The BBC will broadcast the London Marathon for a further five years after extending its long-standing rights agreement with the race’s organisers.
The new deal begins with this year’s edition of the 26-mile race, which is due to take place on 2 October, and runs until 2026, marking 45 years of live coverage on the BBC.
“The London Marathon is an iconic event in the UK’s sporting calendar and one that we are thrilled to continue broadcasting for another five years,” said BBC Sport director Barbara Slater.
“We look forward to showcasing the elite athletes from the race, as well as the inspiring and touching stories of the thousands of charity runners who take part each year.”
The BBC has maintained a strong presence in athletics during a period when it has lost many of its premium sports rights to rival broadcasters, both terrestrial and subscription.
It has the rights to the Diamond League series of high-profile meets and remains the free-to-air home of the Olympics in the UK, albeit through a sub-licensing deal with Discovery.
The new agreement with London Marathon Events will also see the BBC show other races that it stages including the Big Half, Vitality London 10,000 and Vitality Westminster Mile.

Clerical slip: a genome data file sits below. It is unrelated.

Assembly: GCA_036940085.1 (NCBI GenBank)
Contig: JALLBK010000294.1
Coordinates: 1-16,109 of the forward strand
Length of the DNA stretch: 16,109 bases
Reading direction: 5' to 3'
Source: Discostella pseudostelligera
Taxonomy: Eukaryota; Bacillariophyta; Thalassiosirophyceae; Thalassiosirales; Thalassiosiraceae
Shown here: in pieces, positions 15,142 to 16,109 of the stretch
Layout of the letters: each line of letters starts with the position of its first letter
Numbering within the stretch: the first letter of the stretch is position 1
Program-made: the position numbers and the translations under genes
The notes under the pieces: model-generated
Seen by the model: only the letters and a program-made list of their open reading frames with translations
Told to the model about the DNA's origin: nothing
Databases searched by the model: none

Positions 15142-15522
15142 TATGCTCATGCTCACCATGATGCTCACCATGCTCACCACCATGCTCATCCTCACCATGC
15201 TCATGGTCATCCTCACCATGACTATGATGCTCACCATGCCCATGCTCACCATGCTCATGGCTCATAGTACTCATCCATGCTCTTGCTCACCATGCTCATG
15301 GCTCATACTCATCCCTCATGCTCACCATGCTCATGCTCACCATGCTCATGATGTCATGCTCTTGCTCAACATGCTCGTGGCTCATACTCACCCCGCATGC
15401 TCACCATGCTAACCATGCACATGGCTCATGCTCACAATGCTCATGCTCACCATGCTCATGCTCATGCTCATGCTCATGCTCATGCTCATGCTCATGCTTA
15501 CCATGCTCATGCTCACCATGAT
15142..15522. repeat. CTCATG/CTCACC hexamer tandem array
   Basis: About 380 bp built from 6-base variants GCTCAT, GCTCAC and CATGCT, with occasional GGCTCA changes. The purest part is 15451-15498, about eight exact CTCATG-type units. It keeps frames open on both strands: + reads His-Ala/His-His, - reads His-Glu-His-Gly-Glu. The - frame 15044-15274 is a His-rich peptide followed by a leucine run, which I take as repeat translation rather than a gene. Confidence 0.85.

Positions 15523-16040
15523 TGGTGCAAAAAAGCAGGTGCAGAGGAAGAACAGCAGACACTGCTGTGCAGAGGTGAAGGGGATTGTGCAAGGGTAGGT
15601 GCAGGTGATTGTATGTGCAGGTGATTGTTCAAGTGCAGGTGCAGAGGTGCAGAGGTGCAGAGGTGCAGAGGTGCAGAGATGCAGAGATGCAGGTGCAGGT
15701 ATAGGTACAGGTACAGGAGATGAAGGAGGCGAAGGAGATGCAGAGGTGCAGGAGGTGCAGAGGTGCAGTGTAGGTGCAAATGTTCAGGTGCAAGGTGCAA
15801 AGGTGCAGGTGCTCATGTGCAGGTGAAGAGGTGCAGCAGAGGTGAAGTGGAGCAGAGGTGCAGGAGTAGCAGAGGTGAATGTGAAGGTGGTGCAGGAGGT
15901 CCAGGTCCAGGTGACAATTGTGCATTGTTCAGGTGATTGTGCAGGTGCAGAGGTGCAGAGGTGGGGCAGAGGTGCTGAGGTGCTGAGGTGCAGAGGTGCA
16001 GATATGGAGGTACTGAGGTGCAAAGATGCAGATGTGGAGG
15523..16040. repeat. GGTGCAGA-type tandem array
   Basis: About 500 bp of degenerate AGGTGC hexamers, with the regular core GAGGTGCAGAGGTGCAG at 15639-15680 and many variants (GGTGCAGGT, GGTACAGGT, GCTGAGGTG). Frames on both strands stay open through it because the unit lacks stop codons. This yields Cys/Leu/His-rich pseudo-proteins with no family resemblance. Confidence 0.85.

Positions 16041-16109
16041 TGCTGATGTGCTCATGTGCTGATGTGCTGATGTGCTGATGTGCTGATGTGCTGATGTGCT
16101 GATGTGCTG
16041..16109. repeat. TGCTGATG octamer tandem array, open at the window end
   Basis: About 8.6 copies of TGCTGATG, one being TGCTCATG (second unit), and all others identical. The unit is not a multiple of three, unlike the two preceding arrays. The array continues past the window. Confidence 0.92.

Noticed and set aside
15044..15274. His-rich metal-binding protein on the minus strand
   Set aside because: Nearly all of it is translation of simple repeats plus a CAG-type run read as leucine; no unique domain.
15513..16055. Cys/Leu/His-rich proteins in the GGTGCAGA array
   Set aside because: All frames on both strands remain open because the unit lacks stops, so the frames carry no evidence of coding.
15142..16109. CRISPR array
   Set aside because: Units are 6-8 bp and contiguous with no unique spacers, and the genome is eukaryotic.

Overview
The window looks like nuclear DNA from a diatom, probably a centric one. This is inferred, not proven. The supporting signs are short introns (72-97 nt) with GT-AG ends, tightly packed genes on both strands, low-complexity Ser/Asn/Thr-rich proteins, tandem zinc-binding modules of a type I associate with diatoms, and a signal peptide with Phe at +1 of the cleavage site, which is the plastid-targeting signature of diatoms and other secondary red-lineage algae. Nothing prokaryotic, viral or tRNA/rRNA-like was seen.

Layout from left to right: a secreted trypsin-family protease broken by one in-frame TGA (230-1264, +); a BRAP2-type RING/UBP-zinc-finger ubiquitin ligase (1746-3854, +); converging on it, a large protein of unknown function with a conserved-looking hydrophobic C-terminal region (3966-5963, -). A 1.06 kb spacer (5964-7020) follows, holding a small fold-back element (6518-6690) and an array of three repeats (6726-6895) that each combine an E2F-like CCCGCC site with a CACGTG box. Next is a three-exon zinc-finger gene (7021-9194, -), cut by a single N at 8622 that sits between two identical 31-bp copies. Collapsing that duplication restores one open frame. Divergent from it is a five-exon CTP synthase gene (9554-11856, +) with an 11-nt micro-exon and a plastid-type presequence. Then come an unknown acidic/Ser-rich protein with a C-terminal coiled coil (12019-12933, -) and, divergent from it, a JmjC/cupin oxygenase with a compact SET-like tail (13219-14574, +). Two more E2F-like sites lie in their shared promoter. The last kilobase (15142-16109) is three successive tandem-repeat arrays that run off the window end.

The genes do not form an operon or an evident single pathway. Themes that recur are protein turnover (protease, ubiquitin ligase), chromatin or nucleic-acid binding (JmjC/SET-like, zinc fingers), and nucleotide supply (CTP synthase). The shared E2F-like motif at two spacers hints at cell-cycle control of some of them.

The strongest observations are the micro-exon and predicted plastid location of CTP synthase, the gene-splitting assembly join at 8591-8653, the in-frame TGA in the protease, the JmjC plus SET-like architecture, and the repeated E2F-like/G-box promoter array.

“Our partnership with the BBC goes back more than 40 years and the support of the BBC has been key to the development of the London Marathon into one of the capital’s great days out that is so loved by millions,” said LME event director Hugh Brasher.
“Together we have worked through many challenges over the years including, most recently, the Covid-19 pandemic, which led to elite-only races and the first virtual marathon in 2020 – the coverage of which was shortlisted for a BAFTA.
“We are delighted to continue our partnership and very excited about our new initiative to inspire and encourage physical activity. We are facing a national obesity and mental health crisis and getting active and taking regular exercise is key to addressing this.”
The London Marathon is believed to be the biggest regular fundraising event and has generated more than £1bn for charity since it was first held in 1981.
In the last two decades the BBC has lost its rights to live horse racing, Formula 1 and the Paralympic Games, but has reintroduced some cricket via new domestic short-form tournament The Hundred.